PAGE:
This is the third in a series of profiles of past projects by artists featured in the Palestine c/o Venice Pavilion. – ed.
Sandi Hilal and Alessandro Petti are perhaps best known for their installation at the 2003 Venice Biennale, “Stateless Nation.” For this work, the collaborative duo installed a number of large-scale passports – taller than a human – throughout the Giardini, interspersed among the pavilions of different states. While passports were issued by different authorities, the bearer’s place of birth was always listed as Palestine. The project reflected the wider political context of the Biennale, in which participating nations each organize their own pavilion. Director Francesco Bonami had hoped to include a Palestinian Pavilion in the Biennale, but exhibition regulations prohibit the inclusion of nations not recognized by Rome, and his plans were scuppered amid controversy.
Hilal and Petti’s project explored the possibility of a pavilion that was not a physical space, but one that represented this stateless condition:
10 different large travel documents and passports, traces of the absence of a state and belonging to Palestinian women and men, occupy, in a dispersed fashion, the spaces between the national pavilions. Each Palestinian is by definition “without a state”, even if he/she possesses some form of citizenship within the nation in which he/she currently resides, but to which he/she does not belong.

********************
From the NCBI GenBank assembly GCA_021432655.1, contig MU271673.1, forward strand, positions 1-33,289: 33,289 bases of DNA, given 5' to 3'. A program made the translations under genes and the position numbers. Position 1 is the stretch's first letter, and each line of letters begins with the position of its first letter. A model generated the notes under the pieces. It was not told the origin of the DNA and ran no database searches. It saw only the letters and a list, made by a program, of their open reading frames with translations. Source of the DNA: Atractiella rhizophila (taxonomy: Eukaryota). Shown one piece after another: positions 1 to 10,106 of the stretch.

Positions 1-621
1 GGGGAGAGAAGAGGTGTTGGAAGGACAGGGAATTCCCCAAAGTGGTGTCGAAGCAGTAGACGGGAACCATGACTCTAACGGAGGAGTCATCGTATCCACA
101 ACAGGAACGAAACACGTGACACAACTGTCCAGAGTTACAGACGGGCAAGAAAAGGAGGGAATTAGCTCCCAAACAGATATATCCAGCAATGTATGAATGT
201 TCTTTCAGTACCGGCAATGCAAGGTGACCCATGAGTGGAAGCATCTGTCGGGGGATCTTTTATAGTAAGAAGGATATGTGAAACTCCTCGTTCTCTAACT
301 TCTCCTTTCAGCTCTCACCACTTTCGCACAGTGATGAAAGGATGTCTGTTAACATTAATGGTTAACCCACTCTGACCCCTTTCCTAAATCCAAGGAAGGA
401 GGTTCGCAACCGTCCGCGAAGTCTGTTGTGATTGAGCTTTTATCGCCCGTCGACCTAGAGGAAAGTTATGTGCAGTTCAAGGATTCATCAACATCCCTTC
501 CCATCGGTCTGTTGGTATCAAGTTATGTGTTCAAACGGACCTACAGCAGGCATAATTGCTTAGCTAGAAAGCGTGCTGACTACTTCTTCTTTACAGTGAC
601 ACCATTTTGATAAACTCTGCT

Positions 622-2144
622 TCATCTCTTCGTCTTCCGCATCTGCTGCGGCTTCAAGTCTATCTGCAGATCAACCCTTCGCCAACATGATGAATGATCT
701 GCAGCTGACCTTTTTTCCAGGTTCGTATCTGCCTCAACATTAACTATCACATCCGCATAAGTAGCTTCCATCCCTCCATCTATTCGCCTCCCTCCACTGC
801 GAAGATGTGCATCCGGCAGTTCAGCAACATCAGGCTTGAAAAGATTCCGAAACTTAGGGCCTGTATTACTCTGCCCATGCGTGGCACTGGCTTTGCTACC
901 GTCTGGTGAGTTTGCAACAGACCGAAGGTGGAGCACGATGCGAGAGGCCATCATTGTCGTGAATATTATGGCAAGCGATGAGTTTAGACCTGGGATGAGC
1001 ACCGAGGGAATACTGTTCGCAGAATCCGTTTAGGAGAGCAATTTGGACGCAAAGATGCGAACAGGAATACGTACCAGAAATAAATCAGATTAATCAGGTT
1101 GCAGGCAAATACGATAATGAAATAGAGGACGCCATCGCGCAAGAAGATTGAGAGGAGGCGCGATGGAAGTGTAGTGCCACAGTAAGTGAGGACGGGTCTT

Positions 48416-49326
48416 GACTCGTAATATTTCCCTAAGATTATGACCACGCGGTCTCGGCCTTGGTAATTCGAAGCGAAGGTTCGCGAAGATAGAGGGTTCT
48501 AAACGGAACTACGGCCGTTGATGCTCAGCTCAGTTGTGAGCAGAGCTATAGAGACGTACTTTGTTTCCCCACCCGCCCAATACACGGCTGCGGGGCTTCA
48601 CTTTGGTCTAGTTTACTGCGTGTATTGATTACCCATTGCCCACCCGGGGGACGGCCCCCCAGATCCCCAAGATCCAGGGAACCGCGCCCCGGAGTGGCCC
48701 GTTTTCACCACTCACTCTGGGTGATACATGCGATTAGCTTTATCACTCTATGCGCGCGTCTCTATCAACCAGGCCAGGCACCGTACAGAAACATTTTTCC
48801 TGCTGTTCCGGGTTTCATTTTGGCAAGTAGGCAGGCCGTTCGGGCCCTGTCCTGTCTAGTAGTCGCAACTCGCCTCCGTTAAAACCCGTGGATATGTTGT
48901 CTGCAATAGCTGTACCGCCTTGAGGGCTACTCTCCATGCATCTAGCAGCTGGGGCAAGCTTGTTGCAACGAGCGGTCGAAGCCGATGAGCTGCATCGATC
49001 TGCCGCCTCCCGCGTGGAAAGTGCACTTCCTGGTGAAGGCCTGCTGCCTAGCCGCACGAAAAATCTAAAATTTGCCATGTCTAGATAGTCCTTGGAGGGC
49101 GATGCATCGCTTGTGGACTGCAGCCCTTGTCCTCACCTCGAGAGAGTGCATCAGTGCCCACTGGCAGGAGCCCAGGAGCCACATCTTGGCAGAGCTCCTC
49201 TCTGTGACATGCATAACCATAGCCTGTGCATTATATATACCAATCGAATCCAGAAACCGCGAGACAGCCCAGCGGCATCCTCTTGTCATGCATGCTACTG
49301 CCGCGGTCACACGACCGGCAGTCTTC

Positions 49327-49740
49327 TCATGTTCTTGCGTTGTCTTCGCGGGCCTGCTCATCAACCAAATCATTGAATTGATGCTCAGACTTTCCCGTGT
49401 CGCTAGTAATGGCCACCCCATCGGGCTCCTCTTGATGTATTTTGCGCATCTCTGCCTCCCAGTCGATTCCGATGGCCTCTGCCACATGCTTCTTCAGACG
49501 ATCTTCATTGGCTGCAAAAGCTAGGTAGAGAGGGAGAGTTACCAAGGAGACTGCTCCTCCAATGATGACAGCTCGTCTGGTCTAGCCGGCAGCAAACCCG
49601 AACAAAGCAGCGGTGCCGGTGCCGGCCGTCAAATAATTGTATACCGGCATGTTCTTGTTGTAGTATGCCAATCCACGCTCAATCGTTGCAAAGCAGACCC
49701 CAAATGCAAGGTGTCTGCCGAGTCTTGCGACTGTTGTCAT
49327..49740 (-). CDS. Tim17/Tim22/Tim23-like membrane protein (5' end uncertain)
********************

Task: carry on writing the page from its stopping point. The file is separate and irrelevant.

Their other works include the architectural research project, co-directed with theorist Eyal Weizman, “Decolonizing Architecture“. This project combines week-long research residencies, essays and a team of artist collaborators, all hoping to understand how “evacuated colonial architecture could be discerned: destruction, re-occupation, and subversion.”
For the 2009 Biennial, the team presents “Ramallah Syndrome”, a sound installation that plays conversations exploring how the city of Ramallah behaves and defines itself as a “city of normalcy” in spite of the occupation and its distortions and discretion into the everyday life of the its residents. “The installation is the result of a series of informal discussions that attempted to reflexively explore and articulate the contemporary and particular spatialization of powers(s) and its ensuing constrictions in their city – a paradoxical arrangement and design that we are calling the ‘Ramallah Syndrome’.”
Hilal and Petti’s work is heavily engaged in not just a resolution of the conflict and fulfillment of Palestinian claims, but understanding how architecture can be used as a tactical tool within the unfolding struggle for Palestine.
-Posted by Lauren Pearson